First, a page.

- Kevin Gemmell, College Football
- 0 Shares
LOS ANGELES -- The two teams' records differ; fairly significantly as a matter of fact. At first glance, Stanford’s 11-2 mark seems far more impressive than Wisconsin’s 8-5 ledger. And it is. The Cardinal won the Pac-12 championship and knocked off the Nos. 1 and 2 teams in the country in 2012.
But the same DNA that courses through the Cardinal also runs through the Badgers. As Stanford head coach David Shaw put it, Wisconsin was a “shoestring” away from having a significantly better record.
The Badgers lost five games this season, four of them by field goals and one by a touchdown. That’s 19 total points. Six of Stanford’s wins this year have been decided by a touchdown or less and their two losses are by a combined 11 points. In other words, neither team is particularly concerned with whether their respective fan bases have weak tickers. The teams have combined for six overtime games between them this year, with Wisconsin going 0-3 in overtime games and Stanford going 2-1.
So what does this tell us? Either it means Wisconsin is a much better team than their record indicates or it means they aren’t mature enough to win close games. On the flip side, either Stanford isn’t as good as its record indicates or it knows how to win -- cosmetically or otherwise.
“I would say we're a pretty good football team,” said Wisconsin coach Barry Alvarez -- who didn’t coach the Badgers during the regular season. “We're a better football team. This is a group of young players that probably have persevered and are more resilient than any group I've ever been around. They've gone through an offensive line coaching change. They've lost three overtime games. They've lost two games where they've had a chance in the last possession to win, yet they came out the next week and played well.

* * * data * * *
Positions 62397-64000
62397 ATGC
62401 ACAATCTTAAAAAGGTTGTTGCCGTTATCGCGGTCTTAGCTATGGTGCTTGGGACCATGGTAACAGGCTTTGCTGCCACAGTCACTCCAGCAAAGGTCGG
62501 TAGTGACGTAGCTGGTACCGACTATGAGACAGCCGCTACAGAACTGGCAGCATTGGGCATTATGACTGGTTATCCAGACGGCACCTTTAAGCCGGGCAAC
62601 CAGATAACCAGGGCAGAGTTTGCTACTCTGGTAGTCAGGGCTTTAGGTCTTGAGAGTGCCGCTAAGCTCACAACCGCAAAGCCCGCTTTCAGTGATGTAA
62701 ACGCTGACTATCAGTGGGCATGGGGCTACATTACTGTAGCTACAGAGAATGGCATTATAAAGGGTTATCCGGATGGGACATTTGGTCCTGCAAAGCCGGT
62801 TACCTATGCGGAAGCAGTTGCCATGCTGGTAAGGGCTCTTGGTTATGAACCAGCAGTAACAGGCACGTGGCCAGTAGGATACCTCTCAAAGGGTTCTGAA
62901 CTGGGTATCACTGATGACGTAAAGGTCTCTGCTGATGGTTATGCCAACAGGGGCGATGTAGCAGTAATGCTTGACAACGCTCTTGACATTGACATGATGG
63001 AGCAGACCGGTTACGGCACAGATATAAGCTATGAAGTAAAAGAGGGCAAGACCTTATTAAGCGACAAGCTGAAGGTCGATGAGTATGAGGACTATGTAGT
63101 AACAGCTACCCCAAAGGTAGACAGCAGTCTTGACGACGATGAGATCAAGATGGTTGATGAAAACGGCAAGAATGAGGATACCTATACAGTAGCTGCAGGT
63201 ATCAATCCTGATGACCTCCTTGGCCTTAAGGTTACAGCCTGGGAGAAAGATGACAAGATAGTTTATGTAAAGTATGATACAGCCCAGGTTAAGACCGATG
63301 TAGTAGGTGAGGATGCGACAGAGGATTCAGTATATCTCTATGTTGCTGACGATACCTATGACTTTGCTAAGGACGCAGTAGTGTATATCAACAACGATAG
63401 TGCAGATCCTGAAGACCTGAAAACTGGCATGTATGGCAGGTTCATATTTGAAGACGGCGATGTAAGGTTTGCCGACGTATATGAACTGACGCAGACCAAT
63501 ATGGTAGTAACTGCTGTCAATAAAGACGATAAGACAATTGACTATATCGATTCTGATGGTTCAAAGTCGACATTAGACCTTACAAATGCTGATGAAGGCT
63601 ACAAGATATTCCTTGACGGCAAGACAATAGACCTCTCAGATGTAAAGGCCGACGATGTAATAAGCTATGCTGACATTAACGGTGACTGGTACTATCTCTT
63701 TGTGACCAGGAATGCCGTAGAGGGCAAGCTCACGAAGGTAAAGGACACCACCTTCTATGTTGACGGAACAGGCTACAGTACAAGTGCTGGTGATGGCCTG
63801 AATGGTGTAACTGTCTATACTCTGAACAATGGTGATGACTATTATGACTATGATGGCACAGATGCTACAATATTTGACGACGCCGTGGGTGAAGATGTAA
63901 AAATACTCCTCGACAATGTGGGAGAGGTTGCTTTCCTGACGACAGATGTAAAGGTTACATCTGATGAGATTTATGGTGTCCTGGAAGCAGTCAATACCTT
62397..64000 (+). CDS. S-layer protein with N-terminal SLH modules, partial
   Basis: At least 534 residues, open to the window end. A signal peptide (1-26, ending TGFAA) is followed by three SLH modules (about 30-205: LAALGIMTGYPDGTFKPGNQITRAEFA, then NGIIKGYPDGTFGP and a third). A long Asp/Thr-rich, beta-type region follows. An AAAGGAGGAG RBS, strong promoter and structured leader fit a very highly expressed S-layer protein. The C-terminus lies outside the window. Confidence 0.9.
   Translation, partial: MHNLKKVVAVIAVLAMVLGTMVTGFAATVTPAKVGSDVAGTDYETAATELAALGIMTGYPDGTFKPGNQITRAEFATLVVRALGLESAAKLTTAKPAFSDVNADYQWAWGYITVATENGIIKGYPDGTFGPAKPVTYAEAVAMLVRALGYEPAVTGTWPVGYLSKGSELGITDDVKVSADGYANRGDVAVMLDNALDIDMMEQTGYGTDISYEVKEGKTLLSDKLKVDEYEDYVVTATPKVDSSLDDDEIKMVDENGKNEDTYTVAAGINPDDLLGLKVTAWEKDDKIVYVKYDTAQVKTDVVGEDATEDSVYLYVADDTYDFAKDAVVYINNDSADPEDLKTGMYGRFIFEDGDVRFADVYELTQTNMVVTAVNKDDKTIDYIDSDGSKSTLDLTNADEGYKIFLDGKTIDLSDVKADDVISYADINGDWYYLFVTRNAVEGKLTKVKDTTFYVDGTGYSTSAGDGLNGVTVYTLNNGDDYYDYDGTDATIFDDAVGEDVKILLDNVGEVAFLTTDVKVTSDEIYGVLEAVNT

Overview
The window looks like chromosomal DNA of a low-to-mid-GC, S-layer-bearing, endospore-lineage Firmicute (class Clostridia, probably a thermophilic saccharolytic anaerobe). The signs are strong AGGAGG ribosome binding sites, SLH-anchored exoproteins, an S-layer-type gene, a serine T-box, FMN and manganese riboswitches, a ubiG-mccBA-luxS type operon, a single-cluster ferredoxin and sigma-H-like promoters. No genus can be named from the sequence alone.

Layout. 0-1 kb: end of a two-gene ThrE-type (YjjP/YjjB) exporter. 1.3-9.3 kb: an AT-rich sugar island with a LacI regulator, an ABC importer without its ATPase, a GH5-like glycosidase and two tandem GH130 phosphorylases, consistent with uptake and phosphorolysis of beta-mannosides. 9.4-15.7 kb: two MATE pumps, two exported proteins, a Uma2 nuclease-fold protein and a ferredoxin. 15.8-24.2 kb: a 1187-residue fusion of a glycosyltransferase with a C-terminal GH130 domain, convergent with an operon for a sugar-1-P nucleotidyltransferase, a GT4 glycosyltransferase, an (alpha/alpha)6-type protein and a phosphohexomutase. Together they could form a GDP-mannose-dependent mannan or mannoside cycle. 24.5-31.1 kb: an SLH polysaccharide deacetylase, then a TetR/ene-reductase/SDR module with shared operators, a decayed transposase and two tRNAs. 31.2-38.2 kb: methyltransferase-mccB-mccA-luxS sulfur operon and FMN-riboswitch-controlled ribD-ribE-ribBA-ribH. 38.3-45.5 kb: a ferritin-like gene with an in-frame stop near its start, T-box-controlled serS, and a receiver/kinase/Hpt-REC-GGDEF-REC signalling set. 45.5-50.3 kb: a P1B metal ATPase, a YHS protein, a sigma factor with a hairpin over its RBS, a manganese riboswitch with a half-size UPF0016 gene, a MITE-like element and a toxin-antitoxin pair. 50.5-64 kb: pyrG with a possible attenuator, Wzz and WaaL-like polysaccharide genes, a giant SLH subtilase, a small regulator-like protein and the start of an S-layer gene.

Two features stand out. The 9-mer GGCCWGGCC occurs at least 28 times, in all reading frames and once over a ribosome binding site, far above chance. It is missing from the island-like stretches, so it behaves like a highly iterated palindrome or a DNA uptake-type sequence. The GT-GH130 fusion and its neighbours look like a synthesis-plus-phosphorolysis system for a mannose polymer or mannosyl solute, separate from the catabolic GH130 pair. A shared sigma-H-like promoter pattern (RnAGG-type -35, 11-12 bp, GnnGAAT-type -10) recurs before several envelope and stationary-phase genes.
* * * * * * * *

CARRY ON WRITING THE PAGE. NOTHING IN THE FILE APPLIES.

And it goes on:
“So, if you just look at our [record] -- how many losses we have, it's very misleading. I'm hoping Stanford's looking at that because we're a much better team, much better football team than a five-loss team.”
Hate to break it to you coach, but Stanford coach David Shaw said he’s not going to be fooled by the five losses. And let’s not forget, Stanford has needed fourth-quarter or overtime rallies six times this season.
There is also an emotional factor Shaw can’t control. Former Wisconsin head coach Bret Bielema split for Arkansas and all but two assistants Wisconsin assistants have already taken other jobs. However, Bielema is the only one who won’t be on the sidelines. All of the other coaches have agreed to stay on and coach their players through their third straight Rose Bowl.
“I don't say this lightly [so don’t] take it like I'm trying to butter them up, I do think it's commendable in this day and age that the coordinators have stayed on and they have other jobs,” Shaw said. “I think that's huge where coaches leave at the drop of the hat. And kids are left high and dry. And these kids have earned the right to go to the Rose Bowl. And it's great they have their coaches here to coach them. Sincerely, that's phenomenal in this day and age in our coaching profession.”
In other words, stick around till the clock reads zeros. Because this one probably won’t be over until it’s really over.
LOS ANGELES -- The two teams' records differ; fairly significantly as a matter of fact. At first glance, Stanford’s 11-2 mark seems far more impressive than Wisconsin’s 8-5 ledger.